Uyghur-American lawyer Nury Turkel was unanimously elected chair of the U.S. Commission on International Religious Freedom (USCIRF), a bipartisan and independent federal government body. In a long career in advocacy, Turkel, who also serves as chairman of the board for the Uyghur Human Rights Project in Washington, he has played a major role in raising global awareness of the plight of the 12 million Uyghurs in the Chinese-controlled Xinjiang Uyghur Autonomous Region (XUAR). China’s targeting of Uyghurs in XUAR in a crackdown on the minority group and its language, religion, and culture that intensified in 2017, has been declared a genocide by the United States and other western governments. The 50-year-old Turkel, who was born in Kashgar in a detention camp during China’s Cultural Revolution and in 2020 became the first Uyghur-American appointed to the USCIRF, was welcomed as “a tremendous asset to both USCIRF and the mission of protecting religious freedom,” in a statement by Campaign for Uyghurs Executive Director Rushan Abbas. He spoke with RFA Uyghur Director Alim Seytoff about his goals as 2022-23 USCIRF chair.
RFA: As a Uyghur American who’s elected as the USCIRF Chair, what does this position mean to you?
Turkel: It’s simply humbling to be elected by my fellow commissioners to lead the US government agency. But, on the other hand, I feel incredibly proud and privileged to be a citizen of this wonderful country that has given me so much– freedom and now a leadership role that is both substantive and symbolic. It is one of the great American stories for someone with my background—an immigrant and indirect victim of the Uyghur genocide.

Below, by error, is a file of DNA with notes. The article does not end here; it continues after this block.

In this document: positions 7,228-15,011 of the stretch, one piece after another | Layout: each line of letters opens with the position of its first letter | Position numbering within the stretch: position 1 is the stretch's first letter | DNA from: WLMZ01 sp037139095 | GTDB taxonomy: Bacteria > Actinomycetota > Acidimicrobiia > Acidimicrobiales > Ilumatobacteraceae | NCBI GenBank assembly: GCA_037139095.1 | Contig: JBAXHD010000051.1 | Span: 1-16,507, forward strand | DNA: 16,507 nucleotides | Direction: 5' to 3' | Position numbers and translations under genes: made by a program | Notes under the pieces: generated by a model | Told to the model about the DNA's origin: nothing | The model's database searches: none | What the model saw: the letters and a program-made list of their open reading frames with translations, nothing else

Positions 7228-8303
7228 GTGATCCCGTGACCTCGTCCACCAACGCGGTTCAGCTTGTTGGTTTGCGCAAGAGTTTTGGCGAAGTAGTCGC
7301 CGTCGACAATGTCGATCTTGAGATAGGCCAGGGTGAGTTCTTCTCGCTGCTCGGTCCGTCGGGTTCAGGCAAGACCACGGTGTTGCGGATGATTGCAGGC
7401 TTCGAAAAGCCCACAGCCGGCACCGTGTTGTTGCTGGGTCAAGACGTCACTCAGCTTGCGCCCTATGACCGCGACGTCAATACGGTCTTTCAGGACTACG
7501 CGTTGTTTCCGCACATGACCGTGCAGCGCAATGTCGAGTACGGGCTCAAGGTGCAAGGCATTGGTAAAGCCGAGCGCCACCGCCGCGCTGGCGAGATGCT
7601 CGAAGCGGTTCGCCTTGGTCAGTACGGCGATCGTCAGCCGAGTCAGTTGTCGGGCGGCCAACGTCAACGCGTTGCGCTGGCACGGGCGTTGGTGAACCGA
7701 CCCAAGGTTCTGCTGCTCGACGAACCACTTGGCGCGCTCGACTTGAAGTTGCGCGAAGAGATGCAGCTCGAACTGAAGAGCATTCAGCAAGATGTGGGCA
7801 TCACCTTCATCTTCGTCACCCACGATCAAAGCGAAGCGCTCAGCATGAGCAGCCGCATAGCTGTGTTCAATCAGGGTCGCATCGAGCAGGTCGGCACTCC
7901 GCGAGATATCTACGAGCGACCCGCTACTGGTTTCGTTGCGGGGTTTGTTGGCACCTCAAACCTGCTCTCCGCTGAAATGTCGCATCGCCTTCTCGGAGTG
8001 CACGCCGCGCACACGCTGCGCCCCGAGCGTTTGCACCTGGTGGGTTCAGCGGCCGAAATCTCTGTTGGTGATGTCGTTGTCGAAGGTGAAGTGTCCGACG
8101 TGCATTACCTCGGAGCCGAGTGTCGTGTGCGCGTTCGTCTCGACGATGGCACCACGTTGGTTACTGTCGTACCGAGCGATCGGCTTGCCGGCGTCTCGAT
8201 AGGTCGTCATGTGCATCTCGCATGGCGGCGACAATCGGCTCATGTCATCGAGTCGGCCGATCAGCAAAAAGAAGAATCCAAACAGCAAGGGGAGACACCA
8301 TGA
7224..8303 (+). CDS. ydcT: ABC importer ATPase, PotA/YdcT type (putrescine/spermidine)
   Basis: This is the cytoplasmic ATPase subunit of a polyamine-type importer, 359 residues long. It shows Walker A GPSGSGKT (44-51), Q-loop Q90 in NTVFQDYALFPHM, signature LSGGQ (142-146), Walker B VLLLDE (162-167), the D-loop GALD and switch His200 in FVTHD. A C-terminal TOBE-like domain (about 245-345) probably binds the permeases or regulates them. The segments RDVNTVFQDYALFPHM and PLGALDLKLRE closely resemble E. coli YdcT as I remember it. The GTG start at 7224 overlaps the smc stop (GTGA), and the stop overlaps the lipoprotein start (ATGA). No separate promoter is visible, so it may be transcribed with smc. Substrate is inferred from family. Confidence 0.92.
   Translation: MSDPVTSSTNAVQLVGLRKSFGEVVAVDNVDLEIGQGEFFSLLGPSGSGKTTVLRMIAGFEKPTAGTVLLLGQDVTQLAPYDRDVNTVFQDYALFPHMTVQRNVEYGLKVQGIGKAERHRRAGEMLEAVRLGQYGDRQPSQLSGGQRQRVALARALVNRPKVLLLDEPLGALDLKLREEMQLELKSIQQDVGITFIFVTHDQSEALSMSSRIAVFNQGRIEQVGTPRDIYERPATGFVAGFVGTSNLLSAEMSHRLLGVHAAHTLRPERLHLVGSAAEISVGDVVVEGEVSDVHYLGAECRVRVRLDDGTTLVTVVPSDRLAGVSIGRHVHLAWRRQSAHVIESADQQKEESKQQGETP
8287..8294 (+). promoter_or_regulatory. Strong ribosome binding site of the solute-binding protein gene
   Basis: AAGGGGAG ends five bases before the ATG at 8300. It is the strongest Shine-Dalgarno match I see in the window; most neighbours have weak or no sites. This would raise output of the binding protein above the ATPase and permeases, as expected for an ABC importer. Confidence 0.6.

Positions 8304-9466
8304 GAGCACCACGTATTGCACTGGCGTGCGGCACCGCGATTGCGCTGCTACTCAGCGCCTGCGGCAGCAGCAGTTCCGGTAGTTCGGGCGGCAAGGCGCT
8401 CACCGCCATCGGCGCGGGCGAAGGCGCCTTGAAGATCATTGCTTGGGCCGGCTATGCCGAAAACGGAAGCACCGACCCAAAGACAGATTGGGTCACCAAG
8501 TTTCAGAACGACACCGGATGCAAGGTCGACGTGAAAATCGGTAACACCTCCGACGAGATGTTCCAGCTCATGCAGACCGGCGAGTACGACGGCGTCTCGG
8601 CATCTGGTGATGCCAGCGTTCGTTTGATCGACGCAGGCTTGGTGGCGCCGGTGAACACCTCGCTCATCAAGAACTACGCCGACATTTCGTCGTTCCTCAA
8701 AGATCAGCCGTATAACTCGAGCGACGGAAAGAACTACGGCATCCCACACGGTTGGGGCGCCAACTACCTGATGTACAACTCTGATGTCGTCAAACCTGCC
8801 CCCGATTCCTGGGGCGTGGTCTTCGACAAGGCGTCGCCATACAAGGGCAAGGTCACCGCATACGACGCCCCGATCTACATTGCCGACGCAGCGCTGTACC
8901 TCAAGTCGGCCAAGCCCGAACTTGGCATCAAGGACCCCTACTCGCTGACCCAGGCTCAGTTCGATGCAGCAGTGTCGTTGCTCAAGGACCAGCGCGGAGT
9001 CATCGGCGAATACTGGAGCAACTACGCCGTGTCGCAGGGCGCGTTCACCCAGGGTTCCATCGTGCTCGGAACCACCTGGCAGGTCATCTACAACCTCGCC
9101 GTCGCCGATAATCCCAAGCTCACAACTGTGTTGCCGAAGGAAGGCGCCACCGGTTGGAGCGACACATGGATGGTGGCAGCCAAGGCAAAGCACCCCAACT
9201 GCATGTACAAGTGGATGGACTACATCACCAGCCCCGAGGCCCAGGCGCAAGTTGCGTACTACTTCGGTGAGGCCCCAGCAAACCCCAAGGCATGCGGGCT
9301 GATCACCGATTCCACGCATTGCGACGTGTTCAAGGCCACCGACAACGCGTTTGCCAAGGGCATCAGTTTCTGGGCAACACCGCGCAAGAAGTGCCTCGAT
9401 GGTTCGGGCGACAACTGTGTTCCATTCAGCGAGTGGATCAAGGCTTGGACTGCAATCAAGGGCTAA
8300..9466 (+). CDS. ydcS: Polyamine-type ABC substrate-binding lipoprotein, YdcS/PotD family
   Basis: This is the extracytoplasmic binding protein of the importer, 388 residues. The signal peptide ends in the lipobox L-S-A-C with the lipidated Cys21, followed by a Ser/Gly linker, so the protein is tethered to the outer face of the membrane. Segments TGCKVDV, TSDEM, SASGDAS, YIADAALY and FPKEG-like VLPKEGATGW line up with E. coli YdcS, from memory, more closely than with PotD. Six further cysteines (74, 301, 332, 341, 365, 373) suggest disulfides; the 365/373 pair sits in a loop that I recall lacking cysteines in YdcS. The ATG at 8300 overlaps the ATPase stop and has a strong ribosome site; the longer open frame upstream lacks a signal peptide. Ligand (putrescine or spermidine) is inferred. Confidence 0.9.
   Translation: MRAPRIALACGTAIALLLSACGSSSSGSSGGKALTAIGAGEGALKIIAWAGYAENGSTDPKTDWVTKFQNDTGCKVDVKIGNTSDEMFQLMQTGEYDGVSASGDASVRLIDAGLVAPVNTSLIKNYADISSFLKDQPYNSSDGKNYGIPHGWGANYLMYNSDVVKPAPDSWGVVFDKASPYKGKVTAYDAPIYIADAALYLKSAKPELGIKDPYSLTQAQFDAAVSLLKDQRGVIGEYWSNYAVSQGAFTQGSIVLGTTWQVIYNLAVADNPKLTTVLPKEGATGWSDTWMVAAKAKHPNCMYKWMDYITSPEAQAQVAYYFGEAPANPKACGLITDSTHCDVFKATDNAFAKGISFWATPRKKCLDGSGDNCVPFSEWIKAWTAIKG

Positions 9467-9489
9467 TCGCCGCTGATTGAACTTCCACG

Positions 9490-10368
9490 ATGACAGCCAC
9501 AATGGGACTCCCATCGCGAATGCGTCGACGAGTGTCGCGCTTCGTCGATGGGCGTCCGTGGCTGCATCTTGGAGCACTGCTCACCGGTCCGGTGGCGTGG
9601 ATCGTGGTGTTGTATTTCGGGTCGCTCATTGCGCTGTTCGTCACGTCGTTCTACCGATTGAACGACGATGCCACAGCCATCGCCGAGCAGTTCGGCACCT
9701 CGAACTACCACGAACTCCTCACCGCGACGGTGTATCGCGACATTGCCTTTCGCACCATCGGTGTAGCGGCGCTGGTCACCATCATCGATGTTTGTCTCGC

RFA: What are USCIRF plans to address China’s destruction of Uyghur Islam and genocide against Uyghurs?
Turkel: As part of our legislative mandate, we will continue to monitor China’s atrocities against the Uyghurs and other vulnerable ethnic and religious groups, making sure that our government continues to call China out for the ongoing Uyghur genocide and advocate for a strong policy response to stop the atrocities committed against the Uyghurs and others in communist China.
RFA: Will the USCIRF work with its counterparts in other democracies to address the Uyghur Genocide?
Turkel: USCIRF has advocated for multilateral and bilateral responses to the Uyghur crisis in light of its complex and global nature. As a result, the U.S. has led the efforts to raise awareness and press China to end persecution, shut down the camps, and end the enslavement of the Uyghurs.
RFA: Will the USCIRF reach out to the Muslim countries and ask them to raise China’s genocide against Uyghur Muslims?
Turkel: We have [worked with] our State Department counterparts to engage with Muslim majority countries to speak out against China’s atrocities and join the US-led efforts to end the Uyghur genocide.